Look Ahead — 2022 Coach of the Year: Steve Forbes has Deacons pointed in right direction

With a COVID-disrupted first season in the rearview mirror and bigger coaching news on Tobacco Road, the Wake Forest coach is quietly building a winner

After a first season in Winston-Salem in which everything that could go wrong did, Wake Forest coach Steve Forbes has the Demon Deacons looking like an ACC contender. (PJ Ward-Brown / North State Journal)

Steve Forbes couldn’t help but chuckle as he listened to the hyperbole of players Isaiah Mucius and Alondes Williams during their postgame press conference following Wake Forest’s win against Charlotte last week.

Mucius, who had just hit the game-winning 3-pointer at the buzzer, compared his jersey popping celebration to that of Kobe Bryant, while Williams referred to his tomahawk jam in the first half as “the LeBron dunk.”

“So I’ve got LeBron and Kobe sitting next to me?” Forbes said. “I must be Phil, then.”

Forbes was referring to NBA coaching legend Phil Jackson, of course.

Although he still has a long way to go to match Jackson’s resume, which includes 11 NBA championship rings with the Chicago Bulls and Los Angeles Lakers, the genial 56-year-old is well on his way toward producing one of the most remarkable success stories in recent ACC history.

One year after taking the job and suffering through a COVID-interrupted 6-16 (3-15 ACC) season, Forbes has transformed the Deacons from a perennial doormat into a surprise NCAA Tournament contender.

His work in leading Wake to a 10-1 start through the nonconference season has positioned him to become the North State Journal’s Coach of the Year in 2022.

Forbes’ success with the Deacons is hardly a fluke.

He’s won everywhere he’s gone — from the junior college level, where he led Northwest Florida State to back-to-back national runner-up finishes, to East Tennessee State, where he averaged 26 wins during his five-season tenure.

Because Forbes took over Wake’s program during a worldwide pandemic with only four returning players from the regime of previous coach Danny Manning, he was forced to scramble to assemble a patchwork roster filled with transfers and freshmen.

The process was made even more difficult by the NCAA’s prohibition on in-person recruiting.

Things only became more complicated when just two games into the season, the Deacons were forced to halt all basketball-related activities because of a COVID outbreak among their ranks, a setback from which they never completely recovered.

“Because of the situation with COVID, we couldn’t become a team,” Forbes said at this year’s ACC’s preseason Basketball Tipoff event. “Obviously Gonzaga, Baylor and those guys, they had great players. But they had a lot of guys back. Chemistry wasn’t a big issue for them. It was a huge issue for us because we had a new coach, we had new players.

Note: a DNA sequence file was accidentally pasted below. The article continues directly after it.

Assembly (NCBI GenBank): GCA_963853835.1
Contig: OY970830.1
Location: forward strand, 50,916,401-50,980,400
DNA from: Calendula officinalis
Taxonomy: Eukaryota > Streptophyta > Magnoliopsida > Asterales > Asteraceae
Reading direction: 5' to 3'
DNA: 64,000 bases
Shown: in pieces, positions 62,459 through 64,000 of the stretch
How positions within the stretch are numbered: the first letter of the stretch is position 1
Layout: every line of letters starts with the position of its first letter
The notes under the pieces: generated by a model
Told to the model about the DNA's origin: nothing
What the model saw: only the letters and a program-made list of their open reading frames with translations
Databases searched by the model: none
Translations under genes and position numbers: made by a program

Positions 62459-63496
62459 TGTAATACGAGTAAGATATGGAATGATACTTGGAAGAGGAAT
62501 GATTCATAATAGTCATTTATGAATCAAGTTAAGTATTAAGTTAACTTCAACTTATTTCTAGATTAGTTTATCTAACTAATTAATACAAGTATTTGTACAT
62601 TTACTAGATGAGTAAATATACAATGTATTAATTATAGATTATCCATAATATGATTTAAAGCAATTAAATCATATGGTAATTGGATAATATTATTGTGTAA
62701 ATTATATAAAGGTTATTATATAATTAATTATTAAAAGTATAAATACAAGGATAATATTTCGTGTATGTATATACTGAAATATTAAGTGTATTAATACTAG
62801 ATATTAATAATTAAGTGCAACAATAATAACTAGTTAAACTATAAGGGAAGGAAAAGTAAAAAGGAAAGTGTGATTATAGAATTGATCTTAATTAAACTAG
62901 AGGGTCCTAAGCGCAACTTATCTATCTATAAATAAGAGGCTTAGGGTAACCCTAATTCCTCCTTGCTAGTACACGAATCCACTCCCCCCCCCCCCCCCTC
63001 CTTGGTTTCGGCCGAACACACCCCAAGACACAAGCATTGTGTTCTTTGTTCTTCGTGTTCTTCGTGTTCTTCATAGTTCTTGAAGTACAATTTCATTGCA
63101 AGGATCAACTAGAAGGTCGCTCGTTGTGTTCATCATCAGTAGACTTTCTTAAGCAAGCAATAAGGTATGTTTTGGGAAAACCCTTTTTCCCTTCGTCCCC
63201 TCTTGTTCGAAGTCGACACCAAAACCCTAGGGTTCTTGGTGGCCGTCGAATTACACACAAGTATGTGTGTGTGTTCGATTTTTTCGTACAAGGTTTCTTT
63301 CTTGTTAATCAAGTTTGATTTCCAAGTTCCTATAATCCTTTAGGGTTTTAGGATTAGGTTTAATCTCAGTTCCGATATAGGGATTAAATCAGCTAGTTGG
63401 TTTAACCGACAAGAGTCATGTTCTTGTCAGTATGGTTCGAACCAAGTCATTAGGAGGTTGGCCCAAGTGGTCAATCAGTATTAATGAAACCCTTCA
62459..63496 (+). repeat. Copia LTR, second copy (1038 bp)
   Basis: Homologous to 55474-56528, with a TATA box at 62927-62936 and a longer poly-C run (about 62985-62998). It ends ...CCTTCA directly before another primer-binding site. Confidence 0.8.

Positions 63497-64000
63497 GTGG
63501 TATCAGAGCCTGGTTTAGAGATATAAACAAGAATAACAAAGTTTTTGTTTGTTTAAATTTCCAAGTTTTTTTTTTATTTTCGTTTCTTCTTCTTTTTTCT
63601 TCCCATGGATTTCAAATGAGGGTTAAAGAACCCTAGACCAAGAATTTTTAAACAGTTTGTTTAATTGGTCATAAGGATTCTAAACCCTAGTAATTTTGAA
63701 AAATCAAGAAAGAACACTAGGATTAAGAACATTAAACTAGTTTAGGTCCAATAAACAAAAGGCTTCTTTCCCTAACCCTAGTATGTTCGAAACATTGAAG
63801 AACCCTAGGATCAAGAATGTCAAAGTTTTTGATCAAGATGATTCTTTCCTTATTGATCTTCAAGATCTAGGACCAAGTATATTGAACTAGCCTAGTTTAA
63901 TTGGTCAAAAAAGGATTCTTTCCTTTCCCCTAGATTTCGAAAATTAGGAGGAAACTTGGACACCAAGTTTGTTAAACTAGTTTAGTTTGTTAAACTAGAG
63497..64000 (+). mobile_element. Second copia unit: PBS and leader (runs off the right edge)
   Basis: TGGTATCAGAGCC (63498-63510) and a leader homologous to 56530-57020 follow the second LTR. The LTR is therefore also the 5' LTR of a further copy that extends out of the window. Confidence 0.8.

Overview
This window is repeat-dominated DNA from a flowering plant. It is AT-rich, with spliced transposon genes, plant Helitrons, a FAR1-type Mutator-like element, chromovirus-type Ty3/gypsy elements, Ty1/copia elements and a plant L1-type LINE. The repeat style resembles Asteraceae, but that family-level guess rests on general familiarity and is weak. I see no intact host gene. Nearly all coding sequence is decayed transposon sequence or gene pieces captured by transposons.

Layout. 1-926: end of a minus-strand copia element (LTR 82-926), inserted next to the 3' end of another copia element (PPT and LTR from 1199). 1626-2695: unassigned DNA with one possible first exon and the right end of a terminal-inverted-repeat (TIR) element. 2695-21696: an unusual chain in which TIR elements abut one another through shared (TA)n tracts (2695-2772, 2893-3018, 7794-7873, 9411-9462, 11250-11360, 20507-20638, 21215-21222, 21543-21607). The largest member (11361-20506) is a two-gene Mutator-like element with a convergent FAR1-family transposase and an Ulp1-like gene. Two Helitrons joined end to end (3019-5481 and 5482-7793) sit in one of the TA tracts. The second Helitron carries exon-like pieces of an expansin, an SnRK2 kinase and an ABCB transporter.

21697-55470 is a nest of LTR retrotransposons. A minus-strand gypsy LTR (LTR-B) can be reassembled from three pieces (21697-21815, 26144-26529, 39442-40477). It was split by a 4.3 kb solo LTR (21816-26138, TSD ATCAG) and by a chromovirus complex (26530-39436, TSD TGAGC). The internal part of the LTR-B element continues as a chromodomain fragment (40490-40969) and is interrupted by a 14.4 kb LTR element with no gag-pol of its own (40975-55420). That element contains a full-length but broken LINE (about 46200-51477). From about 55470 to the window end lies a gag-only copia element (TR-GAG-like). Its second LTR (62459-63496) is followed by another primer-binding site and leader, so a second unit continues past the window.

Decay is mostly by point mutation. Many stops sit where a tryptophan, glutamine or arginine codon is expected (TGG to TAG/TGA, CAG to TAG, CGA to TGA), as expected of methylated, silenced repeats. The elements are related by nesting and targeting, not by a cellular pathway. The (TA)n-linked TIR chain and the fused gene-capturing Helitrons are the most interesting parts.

“We couldn’t do anything. We couldn’t eat together, couldn’t be together, couldn’t even be in the locker room together. So it was very disjointed. There was no manual for that.”

Forbes said he doesn’t spend a lot of time looking back at last season or feeling regret for how it unfolded. His current team is helping to erase whatever bad memories remain.

Thanks to transfers and other types of attrition, Forbes once again started out with just four returning veterans. This time, though, he and his Deacons had a full offseason to get to know each other and install his system the way he wants to play it.

It also helps that he hit home runs on virtually all his NCAA transfer portal acquisitions.

Williams, a 6-foot-5 wing who averaged 6.7 points per game at Oklahoma last season, has already put together back-to-back 34-plus point performances while twice winning ACC Player of the Week honors.

Indiana State transfer Jake LaRavia has lived up to his billing as a sharpshooting stretch four while also showing that he’s a skilled rebounder, passer and defender.

And the duo of big men Dallas Walton (Colorado) and Khadim Sy (Ole Miss) has quietly become one of the most productive low post tandems in the ACC.

“It’s like anything: Beauty is in the eye of the beholder,” Forbes said when asked what he saw in those players to convince him they’d be a good fit. “You’ve got to evaluate what you see — use your eyes and listen to what people are telling you.”

Almost as important as talent is the ability of a player to accept coaching. To a man, each of the newcomers has bought into what Forbes has been selling.

“One thing we definitely learned from last year was what our identity is,” the Deacons coach said. “For me it’s more about knowing who you are every day, and we know that. And then it was recruiting. Go out and get an ACC roster.

“It was a very busy spring and summer. We only brought four guys back. We have nine new players, but (now) we have a great balance of older guys and younger guys. This is the way I did it at East Tennessee State. You’ve got to stay old and you’ve got to stay athletic. We were neither last year, and I believe that we are this year.”

The results so far bear that out. And as the calendar turns to a new year, it’s only just the beginning.